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Geology

The Breakdown

Our beloved and beleaguered planet (that would be Earth) has a checkered past, a tumultuous present and an uncertain future. With many natural riches buried deep beneath its surface and an ever evolving landscape, the Earth is ripe for study. And that, of course, is where geology comes into play. If you fancy yourself an explorer of sorts and enjoy adventure, then this could be the field for you!

As a geology major, you’ll study the Earth’s history, materials and natural processes. More specifically, you will learn about identifying and stemming hazards such as earthquakes, coastal erosion and volcanic eruptions. Further, you will study how geologists locate and mine materials from rocks. And you’ll also investigate how climates have changed across time (in an effort to understand where our planet is headed). Outside of your specific geology courses, you should also expect to take a handful of chemistry, physics and calculus (or at least math) classes. Finally, the vast majority of programs expect their undergrads to participate in field work (often within state parks – bonus!). These projects can range from GPS surveying and geologic mapping to collecting samples for later analysis.

In order to thrive in geology, you’ll need to be a sort of academic renaissance man/woman. Certainly, you’ll require strong quantitative skills to appropriately analyze the data you collect. You will also have to rely on technical prowess as you’ll be using sophisticated computer equipment. Moreover, geology isn’t just about conducting experiments in a lab. You’ll have to demonstrate solid communication skills when you share your research findings. And, perhaps most important, you shouldn’t mind getting some dirt under your finger nails every now and again.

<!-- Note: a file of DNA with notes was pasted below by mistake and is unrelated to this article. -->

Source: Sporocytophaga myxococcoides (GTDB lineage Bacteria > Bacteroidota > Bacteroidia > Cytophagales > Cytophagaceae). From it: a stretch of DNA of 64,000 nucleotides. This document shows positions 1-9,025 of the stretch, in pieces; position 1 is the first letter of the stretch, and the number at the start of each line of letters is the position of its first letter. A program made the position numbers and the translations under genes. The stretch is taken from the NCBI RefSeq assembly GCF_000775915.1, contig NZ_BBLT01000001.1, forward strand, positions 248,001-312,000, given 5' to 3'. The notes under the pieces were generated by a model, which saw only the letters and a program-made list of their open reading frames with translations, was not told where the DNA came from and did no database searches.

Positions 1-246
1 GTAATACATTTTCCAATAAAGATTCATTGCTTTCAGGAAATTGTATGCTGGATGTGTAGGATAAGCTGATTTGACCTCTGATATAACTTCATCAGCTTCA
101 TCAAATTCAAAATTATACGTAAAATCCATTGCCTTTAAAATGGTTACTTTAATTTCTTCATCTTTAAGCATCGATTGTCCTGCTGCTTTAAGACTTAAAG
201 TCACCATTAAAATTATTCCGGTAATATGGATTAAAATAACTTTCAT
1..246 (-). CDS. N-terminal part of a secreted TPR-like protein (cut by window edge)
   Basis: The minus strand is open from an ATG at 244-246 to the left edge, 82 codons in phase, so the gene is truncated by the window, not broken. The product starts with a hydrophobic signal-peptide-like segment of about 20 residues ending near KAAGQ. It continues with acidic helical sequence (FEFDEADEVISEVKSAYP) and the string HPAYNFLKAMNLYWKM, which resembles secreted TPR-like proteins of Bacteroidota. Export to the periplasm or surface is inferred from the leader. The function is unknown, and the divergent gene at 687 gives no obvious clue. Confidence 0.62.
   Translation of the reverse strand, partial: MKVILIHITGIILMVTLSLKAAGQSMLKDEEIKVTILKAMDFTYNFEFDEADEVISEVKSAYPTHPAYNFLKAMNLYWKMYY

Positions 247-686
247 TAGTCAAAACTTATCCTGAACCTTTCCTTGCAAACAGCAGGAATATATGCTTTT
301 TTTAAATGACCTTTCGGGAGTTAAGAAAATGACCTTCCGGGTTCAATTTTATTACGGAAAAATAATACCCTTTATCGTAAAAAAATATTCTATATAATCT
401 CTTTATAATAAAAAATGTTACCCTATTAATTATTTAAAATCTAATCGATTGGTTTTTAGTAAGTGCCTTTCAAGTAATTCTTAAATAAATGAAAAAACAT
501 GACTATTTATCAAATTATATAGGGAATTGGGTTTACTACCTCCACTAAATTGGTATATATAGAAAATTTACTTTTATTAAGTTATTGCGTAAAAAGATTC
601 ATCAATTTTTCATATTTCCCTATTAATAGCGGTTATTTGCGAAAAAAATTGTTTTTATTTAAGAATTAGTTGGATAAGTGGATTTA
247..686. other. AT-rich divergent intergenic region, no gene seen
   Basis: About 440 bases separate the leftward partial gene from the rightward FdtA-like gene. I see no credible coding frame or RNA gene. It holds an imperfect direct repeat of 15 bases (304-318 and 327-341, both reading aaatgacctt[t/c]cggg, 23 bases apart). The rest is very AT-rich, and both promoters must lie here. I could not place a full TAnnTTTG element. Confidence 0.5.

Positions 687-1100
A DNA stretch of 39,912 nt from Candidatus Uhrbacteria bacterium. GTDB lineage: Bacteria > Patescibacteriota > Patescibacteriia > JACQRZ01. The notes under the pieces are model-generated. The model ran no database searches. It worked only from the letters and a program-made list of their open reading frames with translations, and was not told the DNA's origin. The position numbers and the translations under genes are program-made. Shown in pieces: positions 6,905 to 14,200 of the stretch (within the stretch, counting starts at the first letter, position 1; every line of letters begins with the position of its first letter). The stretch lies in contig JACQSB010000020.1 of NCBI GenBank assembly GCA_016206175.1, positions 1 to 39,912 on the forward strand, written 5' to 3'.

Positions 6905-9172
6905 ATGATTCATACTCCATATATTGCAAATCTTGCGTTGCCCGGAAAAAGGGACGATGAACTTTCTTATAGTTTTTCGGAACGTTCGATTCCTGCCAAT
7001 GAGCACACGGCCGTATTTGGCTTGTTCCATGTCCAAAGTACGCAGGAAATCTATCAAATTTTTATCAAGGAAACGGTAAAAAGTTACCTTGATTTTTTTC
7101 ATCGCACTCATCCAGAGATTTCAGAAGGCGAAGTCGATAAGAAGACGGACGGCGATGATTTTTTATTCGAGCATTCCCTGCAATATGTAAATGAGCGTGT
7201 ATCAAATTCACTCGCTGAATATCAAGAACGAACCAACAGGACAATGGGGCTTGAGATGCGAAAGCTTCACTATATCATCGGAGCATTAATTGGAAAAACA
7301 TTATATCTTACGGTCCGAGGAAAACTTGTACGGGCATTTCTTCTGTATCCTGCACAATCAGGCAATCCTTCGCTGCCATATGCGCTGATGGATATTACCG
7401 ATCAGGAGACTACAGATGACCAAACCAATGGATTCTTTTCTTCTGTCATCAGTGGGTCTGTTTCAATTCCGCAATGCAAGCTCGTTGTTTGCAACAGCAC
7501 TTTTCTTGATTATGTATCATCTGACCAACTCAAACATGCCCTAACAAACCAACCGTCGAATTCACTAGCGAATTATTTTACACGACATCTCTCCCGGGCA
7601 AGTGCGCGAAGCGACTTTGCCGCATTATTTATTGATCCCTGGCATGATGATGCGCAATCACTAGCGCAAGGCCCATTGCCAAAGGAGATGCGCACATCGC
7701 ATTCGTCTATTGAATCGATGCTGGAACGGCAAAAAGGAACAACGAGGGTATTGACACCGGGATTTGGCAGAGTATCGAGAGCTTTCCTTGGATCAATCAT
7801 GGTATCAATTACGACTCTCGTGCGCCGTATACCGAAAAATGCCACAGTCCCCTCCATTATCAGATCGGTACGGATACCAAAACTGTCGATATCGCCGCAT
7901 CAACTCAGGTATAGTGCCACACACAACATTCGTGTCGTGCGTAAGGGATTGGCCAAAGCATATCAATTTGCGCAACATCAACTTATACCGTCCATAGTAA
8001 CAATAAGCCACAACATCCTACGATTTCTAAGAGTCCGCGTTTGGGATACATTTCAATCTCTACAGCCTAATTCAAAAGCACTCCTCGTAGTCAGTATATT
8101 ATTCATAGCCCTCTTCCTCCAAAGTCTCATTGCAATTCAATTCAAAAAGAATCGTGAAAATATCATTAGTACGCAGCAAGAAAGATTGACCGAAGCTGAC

Nuts and Bolts

If you choose to study geology, you’ll likely enroll in classes such as: Weather, Climate and Change, Surface Processes: Landscape and Water, Plate Tectonics and Tectonic Hazards, Oceanography, The Unexpected Earth, Impacts and Mass Distinctions, Rock-Forming Minerals, Water and Society, Geochemistry, Geomorphology and Glacial Geology and Field Methods in the Earth Sciences.

Decisions, Decisions

Geology majors are clearly keen on science and demonstrate interest in the natural world. Therefore, they also might consider studying biology, biochemistry, environmental science, oceanography, physics, astronomy, marine biology, ecology, energy management, paleontology, archeology, engineering, botany and soil science.

What's Next

As a geology major, you’ll be able to apply your academic interests to a variety of different professions. Certainly, many recent grads find employment with government agencies, be it at a national park or the U.S. Geological Survey. The oil and mining industries are also quick to poach geo majors, putting them to work in exploration and extraction. It’s also common for graduates to work in resource management, resource economics or conservation. Outside of scientific research, geology majors sometimes land positions in architecture or real estate development. And, of course, education is always a popular choice with geo majors often working in museums or teaching in schools (naturally).


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